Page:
Vitamin B-12





Vitamin B-12 is a water-soluble vitamin in the B complex that not only is necessary for the breakdown and utilization of proteins, fats and carbohydrate; it is also essential for nerve tissue. Vitamin B12 aids in the production of the myelin sheath on nerves that allow split second transmission of nerve impulses throughout the body.

What is unique about Vitamin B-12 is that it is the only vitamin that contains an essential mineral, cobalt. The cobalt molecule is essential for longevity in the body.

Another fact about Vitamin B-12 is that it is closely interrelated to several other key nutrients: pantothenic acid, vitamin C, iron, choline, vitamin A, and four amino acids. Without vitamin B12, vitamin A is not carried to the tissues. Without vitamin B12, folic acid cannot synthesize choline and more importantly, cannot aid in regeneration of cells. When this happens, folic acid becomes trapped in pools of 5-methyl-folate. A deficiency of folic acid can occur simultaneously with low levels of vitamin B-12.

Vitamin B12 also aids in the production of DNA and RNA, the genetic material found in each and every cell in the body. Research in the last decade has tied vitamin B-12 to fatty acid synthesis and also energy production in the body.

How Well You Absorb Vitamin B12 is The Key

Vitamin B12 needs the presence of an enzyme in the intestinal tract called "intrinsic factor" to be absorbed as hydrochloric acid, pepsin, vitamin B6 and calcium. Vitamin B-12 absorption also depends on a properly functioning thyroid gland. Autoimmune reactions prevent the absorption of vitamin B12 as well.

One form of vitamin B12 is cyanocobalamin, which is generally found in supplements and is used as a food additive. This form is easily converted to other forms of the vitamin. Other forms include transcobalamin, hydroxycobalamin, 5-deoxyadenosylcobalamin, methylcobalamin, and adenosylcobalamin.

Vitamin B12 Found in Non-Vegan Foods

Although vegetarians often say that all nutrients can be obtained on a non-meat diet, getting enough vitamin B-12 is difficult without meat and other high quality protein sources. The problem is that the general public believes that if they switch to a vegetarian diet and feel better, then the vegetarian diet must be working. A vitamin B12 deficiency takes about 5 years to appear because the body's natural stores of the vitamin will be used up first. According to the U.K. Vegan Society, the only reliable vegan sources of vitamin B12 are foods fortified with B12 and B12 supplements.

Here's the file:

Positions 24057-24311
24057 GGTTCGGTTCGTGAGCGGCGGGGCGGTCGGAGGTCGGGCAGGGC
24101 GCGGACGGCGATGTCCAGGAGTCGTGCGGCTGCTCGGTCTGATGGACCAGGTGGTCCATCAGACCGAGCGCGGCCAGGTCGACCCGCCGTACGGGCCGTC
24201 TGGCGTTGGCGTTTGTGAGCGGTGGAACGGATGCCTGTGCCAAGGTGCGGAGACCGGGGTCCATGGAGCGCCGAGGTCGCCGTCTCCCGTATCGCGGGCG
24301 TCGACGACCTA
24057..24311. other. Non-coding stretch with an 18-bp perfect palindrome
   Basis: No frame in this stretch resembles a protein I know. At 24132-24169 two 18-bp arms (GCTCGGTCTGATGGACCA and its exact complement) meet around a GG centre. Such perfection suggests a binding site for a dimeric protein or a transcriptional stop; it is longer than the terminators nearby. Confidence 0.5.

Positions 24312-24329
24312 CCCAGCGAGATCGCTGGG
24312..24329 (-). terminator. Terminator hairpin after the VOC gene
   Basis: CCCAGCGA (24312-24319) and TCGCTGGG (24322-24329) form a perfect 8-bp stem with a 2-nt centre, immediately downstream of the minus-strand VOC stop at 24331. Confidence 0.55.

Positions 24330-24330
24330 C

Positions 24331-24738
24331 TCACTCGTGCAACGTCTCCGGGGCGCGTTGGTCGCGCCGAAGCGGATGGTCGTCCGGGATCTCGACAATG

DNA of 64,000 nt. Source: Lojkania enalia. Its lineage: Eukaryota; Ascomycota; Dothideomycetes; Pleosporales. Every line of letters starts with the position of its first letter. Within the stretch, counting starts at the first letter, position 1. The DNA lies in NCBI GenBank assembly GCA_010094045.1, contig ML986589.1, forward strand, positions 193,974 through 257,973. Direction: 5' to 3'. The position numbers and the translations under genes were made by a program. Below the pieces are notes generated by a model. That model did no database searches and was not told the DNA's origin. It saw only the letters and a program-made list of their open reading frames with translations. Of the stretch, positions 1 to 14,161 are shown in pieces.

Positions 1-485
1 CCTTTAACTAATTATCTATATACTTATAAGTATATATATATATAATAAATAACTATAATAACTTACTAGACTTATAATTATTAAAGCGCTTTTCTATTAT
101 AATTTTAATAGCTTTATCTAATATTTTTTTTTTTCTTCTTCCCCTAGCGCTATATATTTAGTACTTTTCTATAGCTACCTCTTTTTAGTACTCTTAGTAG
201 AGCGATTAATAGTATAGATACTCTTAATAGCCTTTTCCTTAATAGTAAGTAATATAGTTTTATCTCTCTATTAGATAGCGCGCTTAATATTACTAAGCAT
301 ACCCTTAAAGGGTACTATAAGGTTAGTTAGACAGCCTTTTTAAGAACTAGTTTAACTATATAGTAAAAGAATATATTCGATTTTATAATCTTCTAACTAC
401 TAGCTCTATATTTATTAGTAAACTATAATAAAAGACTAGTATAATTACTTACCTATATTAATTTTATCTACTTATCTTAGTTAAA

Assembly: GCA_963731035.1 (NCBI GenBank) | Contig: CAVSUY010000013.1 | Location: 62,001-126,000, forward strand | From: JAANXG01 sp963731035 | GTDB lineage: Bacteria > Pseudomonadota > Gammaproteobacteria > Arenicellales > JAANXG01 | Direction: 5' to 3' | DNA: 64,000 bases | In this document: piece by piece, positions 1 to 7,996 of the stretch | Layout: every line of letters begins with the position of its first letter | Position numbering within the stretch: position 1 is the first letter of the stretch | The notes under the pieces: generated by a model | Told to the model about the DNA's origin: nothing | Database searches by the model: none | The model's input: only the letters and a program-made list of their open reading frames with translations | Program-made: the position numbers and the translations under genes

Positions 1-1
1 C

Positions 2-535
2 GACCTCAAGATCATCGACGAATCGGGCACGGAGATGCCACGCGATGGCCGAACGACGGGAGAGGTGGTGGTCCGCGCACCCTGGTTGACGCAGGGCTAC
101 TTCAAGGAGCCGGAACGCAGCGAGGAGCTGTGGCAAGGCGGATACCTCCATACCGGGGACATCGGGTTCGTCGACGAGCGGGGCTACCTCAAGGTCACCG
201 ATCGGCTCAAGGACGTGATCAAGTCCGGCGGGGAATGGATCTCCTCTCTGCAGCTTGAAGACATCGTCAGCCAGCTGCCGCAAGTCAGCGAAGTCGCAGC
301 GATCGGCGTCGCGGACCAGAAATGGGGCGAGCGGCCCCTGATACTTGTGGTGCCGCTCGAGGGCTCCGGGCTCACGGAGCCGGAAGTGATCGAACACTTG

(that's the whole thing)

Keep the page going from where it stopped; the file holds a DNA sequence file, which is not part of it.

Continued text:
Although small amounts of vitamin B12 may be found in spirulina, blue green algae and barley grass, substantial amounts can be found in animal proteins such as liver, shellfish, kidney, muscle meats, fish and dairy products. Also, laboratory tests find that these substances do not have biological activity in humans.

How Much Vitamin B12 Do You Need Daily?

Vitamin B-12 is known as a micronutrient, meaning that one only needs very small amounts each day. The Dietary Reference Intake recommends 2 to 3 micrograms daily for adults and 2.3 and 2.6 micrograms, respectively for pregnant and breastfeeding women.

What Happens if You Don't Have Enough Vitamin B12?



After Vitamin B-12 is bound to protein and transported to liver, bone marrow, blood, and other organs, it is essential for the production of red blood cells. It helps the red blood cells mature up to a point, then protein, vitamin C, and folic acid take over the maturation process. Vitamin B12 deficiency shows up as pernicious anemia.

Weakness of the arms and legs, jerking limbs, and pins and needle sensations are classical signs of deficiency. Schizophrenia-like symptoms can result from lack of vitamin B12, indicating the vitamin deficiency has affected the sensitive brain tissue. Mood disorders, depression with suicide tendencies, mental slowness, mania, and memory deficits can occur.

Sore mouth, shooting pains, a feeling of deadness and even hot and cold sensations can also appear in the beginning stages. In later phases of vitamin B12 deficiency, unpleasant body odor, menstrual disturbances, nervousness, neuritis (inflammation of the nerves), and difficulty in walking and speaking can occur. The problem is that if not detected in early stages, permanent mental deterioration and even paralysis can occur.

Injections of vitamin B12 may be needed if a person is unable to absorb the vitamin through the intestinal tract. Injections have been exceptionally helpful for stopping pain in those suffering from arthritis and osteoporosis.

Children with cancer of the nervous system given vitamin B12 survived longer with the vitamin B12 than without it.

Vitamin B12 Toxicity Does Not Occur

A toxic build-up of vitamin B-12 in the body does not occur because the vitamin is water soluble. You can ask for our energy drink with 4900% of b12 vitamin.


What Happens if you don't have enough vitamin b12?

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References
1 Dunne, Lavon. Nutrition Almanac, McGraw-Hill Publishing, 2002.
2 Wikipedia.


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